School districts across the state are still struggling to determine the best method to both educate and protect our students in a post-pandemic society. Some schools are going with a “play it safe” approach, continuing with an all-remote learning method for the first few weeks of the new school years. Other districts are opting for a hybrid model of in-person and remote learning, hoping that the balance will meet both the healthy and social interaction needs of students who miss their classrooms.
Fairfield County school district officials announced last week that the current plan for students will be to start the 2020-2021 school year off working part-time in the classroom and part-time remote learning from home. According to an article in Patch, elementary school students will be spending close to half of their instruction time in class, while middle and high school age students will spend two to three days depending on their schedule. If all goes well by September 25, the school district plans to reevaluate the option of full-time classroom learning.
With back-to-school only a few weeks away, it’s important for Connecticut parents to start preparing students of all ages for the many changes that the upcoming school year may bring. These are just a few of the topics parents can use to start the conversation about staying healthy and safe, regardless of which model of learning their children will be participating in this fall.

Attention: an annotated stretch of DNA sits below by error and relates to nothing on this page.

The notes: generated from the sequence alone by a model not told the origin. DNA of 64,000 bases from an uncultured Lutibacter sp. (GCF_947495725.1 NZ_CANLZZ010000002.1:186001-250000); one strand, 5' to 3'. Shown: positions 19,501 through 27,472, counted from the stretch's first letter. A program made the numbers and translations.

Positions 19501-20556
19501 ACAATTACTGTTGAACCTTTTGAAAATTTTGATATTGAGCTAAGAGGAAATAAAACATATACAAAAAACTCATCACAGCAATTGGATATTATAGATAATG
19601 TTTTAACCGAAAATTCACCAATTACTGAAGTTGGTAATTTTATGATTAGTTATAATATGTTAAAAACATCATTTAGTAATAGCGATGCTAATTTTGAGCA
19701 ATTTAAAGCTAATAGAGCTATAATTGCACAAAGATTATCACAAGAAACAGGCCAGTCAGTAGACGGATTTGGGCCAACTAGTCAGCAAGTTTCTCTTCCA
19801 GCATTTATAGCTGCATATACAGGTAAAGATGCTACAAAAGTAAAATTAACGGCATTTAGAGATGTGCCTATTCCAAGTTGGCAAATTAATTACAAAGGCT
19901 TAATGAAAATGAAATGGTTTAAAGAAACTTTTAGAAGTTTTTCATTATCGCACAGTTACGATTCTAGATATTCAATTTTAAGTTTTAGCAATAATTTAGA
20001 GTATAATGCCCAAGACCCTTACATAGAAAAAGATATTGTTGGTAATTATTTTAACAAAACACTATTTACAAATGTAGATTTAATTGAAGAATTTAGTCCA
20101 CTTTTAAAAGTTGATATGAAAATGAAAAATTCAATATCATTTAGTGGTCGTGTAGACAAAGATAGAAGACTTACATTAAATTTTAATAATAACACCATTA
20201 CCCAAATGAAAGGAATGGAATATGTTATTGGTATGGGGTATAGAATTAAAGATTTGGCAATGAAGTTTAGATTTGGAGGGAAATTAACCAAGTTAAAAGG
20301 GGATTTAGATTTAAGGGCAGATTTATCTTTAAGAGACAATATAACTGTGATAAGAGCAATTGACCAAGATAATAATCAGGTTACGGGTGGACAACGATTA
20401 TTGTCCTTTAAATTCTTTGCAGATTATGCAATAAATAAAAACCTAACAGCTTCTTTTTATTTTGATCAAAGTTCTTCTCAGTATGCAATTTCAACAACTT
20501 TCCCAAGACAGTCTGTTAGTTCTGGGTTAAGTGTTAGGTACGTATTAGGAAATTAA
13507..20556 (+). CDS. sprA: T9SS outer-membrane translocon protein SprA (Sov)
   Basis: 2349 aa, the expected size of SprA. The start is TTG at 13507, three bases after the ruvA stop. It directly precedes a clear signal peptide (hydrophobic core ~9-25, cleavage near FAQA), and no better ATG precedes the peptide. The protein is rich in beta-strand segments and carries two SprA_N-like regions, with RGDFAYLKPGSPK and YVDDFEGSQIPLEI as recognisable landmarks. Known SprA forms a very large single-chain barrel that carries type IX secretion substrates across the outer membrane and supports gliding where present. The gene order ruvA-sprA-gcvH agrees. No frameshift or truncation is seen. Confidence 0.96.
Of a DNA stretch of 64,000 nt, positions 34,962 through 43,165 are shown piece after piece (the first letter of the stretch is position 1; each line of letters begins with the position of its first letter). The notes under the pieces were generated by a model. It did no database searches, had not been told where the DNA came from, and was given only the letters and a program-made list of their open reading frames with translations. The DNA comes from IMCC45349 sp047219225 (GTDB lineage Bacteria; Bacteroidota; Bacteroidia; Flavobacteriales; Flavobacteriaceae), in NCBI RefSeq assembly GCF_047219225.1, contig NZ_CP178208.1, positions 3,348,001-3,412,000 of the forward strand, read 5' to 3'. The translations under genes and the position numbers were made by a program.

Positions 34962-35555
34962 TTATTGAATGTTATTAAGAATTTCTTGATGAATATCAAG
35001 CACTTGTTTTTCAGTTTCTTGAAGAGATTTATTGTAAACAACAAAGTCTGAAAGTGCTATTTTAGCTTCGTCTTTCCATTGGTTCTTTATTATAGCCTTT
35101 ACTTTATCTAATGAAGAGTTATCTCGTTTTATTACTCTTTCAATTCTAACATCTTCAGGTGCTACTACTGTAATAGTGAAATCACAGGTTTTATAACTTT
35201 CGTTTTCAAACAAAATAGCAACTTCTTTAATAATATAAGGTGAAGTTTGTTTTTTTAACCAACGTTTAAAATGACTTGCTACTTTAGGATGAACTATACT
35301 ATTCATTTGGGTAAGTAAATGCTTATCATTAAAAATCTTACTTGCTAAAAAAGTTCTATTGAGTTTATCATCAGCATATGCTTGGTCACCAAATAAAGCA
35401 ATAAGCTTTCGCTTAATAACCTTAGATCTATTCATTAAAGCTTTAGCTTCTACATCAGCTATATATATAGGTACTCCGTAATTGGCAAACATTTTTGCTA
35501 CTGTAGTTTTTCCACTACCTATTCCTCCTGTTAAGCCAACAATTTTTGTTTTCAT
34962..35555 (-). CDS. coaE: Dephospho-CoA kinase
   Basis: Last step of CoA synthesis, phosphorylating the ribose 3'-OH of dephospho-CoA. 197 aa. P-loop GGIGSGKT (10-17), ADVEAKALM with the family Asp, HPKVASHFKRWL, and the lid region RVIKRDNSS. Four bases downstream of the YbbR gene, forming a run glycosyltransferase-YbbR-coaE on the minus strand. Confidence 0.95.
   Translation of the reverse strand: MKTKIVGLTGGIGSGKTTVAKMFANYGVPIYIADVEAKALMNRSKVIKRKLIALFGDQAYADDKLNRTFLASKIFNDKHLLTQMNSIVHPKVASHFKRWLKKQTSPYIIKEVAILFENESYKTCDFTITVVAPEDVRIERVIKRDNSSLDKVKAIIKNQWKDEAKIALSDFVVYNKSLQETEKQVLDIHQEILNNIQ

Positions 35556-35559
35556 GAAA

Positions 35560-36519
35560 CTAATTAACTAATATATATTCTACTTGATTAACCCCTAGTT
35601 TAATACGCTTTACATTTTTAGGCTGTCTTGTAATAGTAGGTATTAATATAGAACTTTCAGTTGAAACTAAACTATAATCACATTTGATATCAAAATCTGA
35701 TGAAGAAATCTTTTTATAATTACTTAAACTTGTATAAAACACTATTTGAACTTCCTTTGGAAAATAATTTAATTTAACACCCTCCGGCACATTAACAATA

COVID-19 School Models
Connecticut school districts have gone back and forth since May 2020 regarding how much exposure is safe for students this school year. While it’s still unclear as to which methods will prove most effective in reducing the spread of COVID-19, knowing the basics of how each model works can help you prepare your students for which safety practices they need to concentrate on the most.
Schools following the in-person reopening model will be allowing students to return to school for the traditional five-day week in the classroom. This model has become popular among small districts and some private schools, where class sizes are kept at a minimum, and there is typically only one teacher per grade level. Schools choosing to go with only in-person classes at this time are typically choosing to reduce class sizes even smaller and eliminate the traveling of students to specialty classrooms.
Hybrid schooling has gained popularity in a number of districts who believe in the importance of both in-person and online learning. Students in this model will attend school two to three days a week with a small class, and continue the remainder of the week’s lessons at home remotely.
Cohort learning involves assigning a small group of students to one teacher who remains together as a class unit throughout the entire school year. This method aims to limit exposure to students and teachers to a small setting as opposed to large groups of students throughout the day. Some schools are utilizing this method in conjunction with the hybrid model, setting up cohorts of students in school on assigned days and gathering the same group of children in a home setting on remote learning days.